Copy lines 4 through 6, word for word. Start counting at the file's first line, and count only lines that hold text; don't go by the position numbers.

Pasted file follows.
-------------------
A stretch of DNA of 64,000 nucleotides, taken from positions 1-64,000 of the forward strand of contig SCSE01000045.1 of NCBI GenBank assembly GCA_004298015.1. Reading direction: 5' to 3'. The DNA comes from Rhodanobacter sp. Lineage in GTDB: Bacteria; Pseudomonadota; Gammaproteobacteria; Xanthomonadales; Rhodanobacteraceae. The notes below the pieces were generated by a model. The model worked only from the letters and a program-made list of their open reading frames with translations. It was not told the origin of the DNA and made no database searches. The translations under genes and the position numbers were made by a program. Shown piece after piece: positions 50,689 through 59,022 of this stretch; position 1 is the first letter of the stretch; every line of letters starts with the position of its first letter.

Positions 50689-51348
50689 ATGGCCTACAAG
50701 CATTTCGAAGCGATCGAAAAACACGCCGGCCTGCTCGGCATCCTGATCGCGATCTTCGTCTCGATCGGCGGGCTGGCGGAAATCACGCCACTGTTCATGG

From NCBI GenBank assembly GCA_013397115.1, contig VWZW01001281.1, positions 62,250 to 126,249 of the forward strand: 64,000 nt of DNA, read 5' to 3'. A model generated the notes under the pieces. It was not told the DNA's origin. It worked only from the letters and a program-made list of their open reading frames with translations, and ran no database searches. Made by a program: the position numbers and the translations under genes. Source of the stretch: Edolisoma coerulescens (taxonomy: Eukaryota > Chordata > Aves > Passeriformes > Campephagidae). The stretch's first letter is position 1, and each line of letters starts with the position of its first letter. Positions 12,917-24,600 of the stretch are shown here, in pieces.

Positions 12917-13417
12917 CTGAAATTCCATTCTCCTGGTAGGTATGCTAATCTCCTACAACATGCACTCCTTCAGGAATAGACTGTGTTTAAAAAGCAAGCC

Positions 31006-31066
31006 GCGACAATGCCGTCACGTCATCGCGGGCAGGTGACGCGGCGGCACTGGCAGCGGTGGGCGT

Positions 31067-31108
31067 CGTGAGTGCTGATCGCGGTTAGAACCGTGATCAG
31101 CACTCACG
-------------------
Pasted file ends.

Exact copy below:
50701 CATTTCGAAGCGATCGAAAAACACGCCGGCCTGCTCGGCATCCTGATCGCGATCTTCGTCTCGATCGGCGGGCTGGCGGAAATCACGCCACTGTTCATGG

From NCBI GenBank assembly GCA_013397115.1, contig VWZW01001281.1, positions 62,250 to 126,249 of the forward strand: 64,000 nt of DNA, read 5' to 3'. A model generated the notes under the pieces. It was not told the DNA's origin. It worked only from the letters and a program-made list of their open reading frames with translations, and ran no database searches. Made by a program: the position numbers and the translations under genes. Source of the stretch: Edolisoma coerulescens (taxonomy: Eukaryota > Chordata > Aves > Passeriformes > Campephagidae). The stretch's first letter is position 1, and each line of letters starts with the position of its first letter. Positions 12,917-24,600 of the stretch are shown here, in pieces.

Positions 12917-13417